Nik Peachey, who blogs about the uses of IT in English language teaching, is starting a publishing company. Teachers who write ELT materials are invited to sign up.
You can read about it here.
The publishers of TheFreeDictionary have an online game called WordHub.
Make words from the 7 letters before your time runs out.
It is similar to Boggle, which you can also play online.
TheFreeDictionary includes a thesaurus with word diagrams. For example, the word influence:
(The diagram may or may not appear above this line.)
A similar tool is Visuwords.
The World Chess Championship is in its final stages in London. To follow the news reports, you need to know a few chess terms.
Besides the game’s specialized vocabulary, these are words commonly found on the same web pages as chess: Continue reading →
The suffix -ful can mean as much as something will hold. For example, a spoonful of sugar is as much sugar as a spoon will hold. (It is the title of a famous song in the film Mary Poppins.)
The suffix is common with containers:
- a bagful of cash
- a sackful of presents
- a basketful of eggs
- a barrelful of monkeys
- a plateful of food
- a bowlful of jelly
- a hatful of goals
It is also used with parts of the body:
- a handful of dust
- an armful of flowers
- a fistful of dollars
- a bellyful of fighting
- an earful of complaints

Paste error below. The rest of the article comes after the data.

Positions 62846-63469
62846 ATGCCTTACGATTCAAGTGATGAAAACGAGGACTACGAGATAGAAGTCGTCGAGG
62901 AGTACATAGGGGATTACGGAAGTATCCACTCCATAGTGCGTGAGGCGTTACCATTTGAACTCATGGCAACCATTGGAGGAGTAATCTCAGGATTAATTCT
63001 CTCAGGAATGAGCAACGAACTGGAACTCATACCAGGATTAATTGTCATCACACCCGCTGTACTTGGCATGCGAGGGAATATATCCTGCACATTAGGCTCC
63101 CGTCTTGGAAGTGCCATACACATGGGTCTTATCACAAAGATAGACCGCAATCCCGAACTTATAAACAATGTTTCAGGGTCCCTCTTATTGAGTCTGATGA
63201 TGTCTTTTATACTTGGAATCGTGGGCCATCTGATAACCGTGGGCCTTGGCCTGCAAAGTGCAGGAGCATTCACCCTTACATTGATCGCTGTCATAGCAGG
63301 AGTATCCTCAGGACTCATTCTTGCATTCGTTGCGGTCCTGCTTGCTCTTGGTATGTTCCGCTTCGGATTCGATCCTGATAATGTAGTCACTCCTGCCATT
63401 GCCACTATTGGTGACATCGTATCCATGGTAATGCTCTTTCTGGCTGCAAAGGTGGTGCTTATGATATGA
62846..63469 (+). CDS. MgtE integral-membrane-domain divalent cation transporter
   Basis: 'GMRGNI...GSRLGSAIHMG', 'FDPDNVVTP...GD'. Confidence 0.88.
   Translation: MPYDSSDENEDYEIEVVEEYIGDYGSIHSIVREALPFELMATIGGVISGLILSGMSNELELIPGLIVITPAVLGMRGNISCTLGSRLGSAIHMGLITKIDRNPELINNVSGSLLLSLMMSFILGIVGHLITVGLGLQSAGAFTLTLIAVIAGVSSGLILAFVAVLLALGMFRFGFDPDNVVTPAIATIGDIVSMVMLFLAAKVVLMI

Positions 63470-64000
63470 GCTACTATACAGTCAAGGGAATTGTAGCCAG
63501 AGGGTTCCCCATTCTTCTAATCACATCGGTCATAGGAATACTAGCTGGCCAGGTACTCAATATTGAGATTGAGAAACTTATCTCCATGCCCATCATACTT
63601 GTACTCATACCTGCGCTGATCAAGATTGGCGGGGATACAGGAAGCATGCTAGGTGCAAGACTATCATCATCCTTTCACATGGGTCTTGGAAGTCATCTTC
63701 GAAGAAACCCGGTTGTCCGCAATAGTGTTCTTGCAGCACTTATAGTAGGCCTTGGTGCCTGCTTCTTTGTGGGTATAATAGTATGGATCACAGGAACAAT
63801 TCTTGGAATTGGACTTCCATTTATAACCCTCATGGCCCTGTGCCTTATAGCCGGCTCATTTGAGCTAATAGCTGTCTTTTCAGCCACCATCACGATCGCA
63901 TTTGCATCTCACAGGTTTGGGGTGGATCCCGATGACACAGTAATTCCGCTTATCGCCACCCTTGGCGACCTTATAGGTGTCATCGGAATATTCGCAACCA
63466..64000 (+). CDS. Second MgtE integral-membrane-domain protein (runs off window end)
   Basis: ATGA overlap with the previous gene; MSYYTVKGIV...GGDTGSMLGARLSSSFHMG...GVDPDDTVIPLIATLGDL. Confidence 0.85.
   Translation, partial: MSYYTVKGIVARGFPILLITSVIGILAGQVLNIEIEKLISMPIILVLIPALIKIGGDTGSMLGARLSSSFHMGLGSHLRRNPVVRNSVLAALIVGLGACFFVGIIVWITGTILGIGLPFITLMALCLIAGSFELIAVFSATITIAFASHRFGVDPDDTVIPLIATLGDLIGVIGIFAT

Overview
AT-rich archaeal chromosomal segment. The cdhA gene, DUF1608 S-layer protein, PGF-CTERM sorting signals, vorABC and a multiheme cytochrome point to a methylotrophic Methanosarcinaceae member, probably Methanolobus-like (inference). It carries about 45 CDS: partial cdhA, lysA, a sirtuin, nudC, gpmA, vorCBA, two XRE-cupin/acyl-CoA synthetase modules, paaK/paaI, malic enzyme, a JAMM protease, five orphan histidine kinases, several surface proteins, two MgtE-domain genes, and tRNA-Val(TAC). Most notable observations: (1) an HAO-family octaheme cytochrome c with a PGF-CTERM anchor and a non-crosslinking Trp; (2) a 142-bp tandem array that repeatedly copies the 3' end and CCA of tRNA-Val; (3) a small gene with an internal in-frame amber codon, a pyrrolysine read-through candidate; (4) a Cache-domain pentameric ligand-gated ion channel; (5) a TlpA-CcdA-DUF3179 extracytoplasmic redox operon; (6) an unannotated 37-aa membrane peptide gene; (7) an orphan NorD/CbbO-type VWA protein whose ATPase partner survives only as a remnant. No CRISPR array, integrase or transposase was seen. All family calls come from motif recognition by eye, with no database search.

- an eyeful of beauty
and transport, buildings, etc.:
- a planeful of passengers
- a houseful of guests
- a roomful of strangers
- a streetful of people
besides many other words. In fact, you can even add it to (usually short) nouns to make new words:
- a blogful of bigotry
- a laptopful of viruses
- a phoneshopful of INTO students.
A comment on punctuation from an American lumber firm.
Source: Language Log
Do you know which country’s citizens go to the cinema most often? It’s Iceland, followed by South Korea and Singapore.
The Economist‘s World in Figures site has a Rankings tool. It ranks countries according to various criteria, such as:
Do you know your ghosts from your goblins? Read the 12 definitions and provide the correct fantasy words.
Open quiz in new window
Some essay-writing tips, e.g. “do not put new things in your conclusion”.
Also available as a video: